The first essential element of behavior/classroom management for every parent and teacher is confidence. The adults need to be confident that they know how to implement a plan to teach and motivate children to behave. Similarly, they must be confident that they will implement that plan. I can’t count how many times I’ve heard a parent or teacher incorrectly use the count to three method to show children they mean what they say. It usually goes something like this: “One ! Two!” long pause – big heavy sigh – and finally they repeat their request for a specific behavior in a screechy, frustrated tone of voice! Recently my little niece who is almost four was trying to convince her mom to let her do something. Her mom wasn’t inclined to do so and they were having a somewhat intense negotiation over the issue. Finally, my niece said, “Mom, just say (insert “sigh of resignation” sound here) already!” Now, that makes a very cute and funny story and we all had a great laugh over it. But it also illustrates this point perfectly. If you don’t believe yourself that you will follow through with what you say, it’s a sure bet that the children whose behavior you’re trying to manage, won’t believe it either!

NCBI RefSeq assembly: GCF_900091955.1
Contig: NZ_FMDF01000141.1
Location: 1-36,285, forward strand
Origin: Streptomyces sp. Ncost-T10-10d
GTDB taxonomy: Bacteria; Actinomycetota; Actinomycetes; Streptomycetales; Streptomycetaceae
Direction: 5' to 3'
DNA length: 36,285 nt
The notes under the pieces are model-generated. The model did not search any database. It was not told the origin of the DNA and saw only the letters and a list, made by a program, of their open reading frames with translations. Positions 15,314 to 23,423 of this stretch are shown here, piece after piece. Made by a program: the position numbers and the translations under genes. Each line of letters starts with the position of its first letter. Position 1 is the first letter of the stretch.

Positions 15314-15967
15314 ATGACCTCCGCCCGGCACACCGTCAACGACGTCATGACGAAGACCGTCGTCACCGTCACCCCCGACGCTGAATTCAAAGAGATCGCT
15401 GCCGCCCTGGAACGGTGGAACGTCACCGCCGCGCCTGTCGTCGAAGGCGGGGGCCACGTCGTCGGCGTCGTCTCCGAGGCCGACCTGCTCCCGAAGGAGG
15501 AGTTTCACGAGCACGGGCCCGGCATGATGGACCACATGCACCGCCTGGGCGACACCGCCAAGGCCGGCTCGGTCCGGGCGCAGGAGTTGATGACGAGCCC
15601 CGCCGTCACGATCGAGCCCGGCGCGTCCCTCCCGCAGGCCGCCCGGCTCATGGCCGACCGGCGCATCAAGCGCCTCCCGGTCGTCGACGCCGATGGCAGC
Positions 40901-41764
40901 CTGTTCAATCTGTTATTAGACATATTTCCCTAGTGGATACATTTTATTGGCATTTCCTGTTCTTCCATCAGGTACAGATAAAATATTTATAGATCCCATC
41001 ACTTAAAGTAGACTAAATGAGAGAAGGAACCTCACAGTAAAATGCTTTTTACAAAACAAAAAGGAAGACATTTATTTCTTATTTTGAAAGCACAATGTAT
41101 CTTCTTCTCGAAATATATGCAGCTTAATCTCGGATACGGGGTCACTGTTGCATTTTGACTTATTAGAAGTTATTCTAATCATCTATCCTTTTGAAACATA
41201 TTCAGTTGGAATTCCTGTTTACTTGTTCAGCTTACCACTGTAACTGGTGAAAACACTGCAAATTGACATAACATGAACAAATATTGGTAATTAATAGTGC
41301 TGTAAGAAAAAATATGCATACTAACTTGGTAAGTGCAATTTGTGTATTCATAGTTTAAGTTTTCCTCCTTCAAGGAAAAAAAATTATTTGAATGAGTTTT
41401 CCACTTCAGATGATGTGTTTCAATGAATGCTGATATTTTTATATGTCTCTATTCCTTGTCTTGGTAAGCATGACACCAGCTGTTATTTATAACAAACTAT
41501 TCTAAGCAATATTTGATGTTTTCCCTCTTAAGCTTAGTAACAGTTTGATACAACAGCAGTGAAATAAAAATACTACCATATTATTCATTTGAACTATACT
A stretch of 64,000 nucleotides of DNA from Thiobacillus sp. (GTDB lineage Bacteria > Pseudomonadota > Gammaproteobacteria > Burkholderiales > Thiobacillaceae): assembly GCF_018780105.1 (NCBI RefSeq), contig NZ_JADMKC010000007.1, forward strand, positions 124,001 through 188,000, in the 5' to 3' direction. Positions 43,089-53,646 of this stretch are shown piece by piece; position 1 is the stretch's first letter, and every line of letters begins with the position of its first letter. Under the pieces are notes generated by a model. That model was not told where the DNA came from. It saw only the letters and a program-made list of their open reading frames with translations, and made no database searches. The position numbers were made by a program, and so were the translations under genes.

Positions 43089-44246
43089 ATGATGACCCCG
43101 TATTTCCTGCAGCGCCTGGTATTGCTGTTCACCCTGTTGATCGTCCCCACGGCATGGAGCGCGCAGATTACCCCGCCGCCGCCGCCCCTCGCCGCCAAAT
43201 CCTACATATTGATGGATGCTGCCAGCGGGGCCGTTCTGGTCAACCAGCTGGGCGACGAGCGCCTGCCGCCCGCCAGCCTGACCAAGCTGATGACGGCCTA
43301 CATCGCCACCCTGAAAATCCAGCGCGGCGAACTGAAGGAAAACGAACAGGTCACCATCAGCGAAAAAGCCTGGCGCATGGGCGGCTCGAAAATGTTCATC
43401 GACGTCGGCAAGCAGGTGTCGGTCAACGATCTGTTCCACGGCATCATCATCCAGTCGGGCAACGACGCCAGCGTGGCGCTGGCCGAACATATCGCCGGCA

Parents and teachers must be confident that they are in charge and clearly communicate that confidence to their children/students through their tone of voice, body language and their actions.
Be Well Prepared
It’s important for parents and teachers to be well prepared with ideas and activities that will help children to behave their best. Think ahead and avoid situations and circumstances that are likely to cause or influence undesired behavior, such cranky child that missed their afternoon nap or a class of students that must wait for the next activity with nothing to occupy their minds and bodies. Plan for transitions and anticipate how children will react in any given situation. Parents who want their child to be quiet while sitting through a performance or a wedding or such need to be prepared with a book for them to look at, a pacifier, a coloring book and crayons, etc. Teachers who want well behaved students need to be well prepared with a variety of interesting educational activities and be flexible and ready to handle situations where students finish early or the unexpected happens, such as a projector that stops working.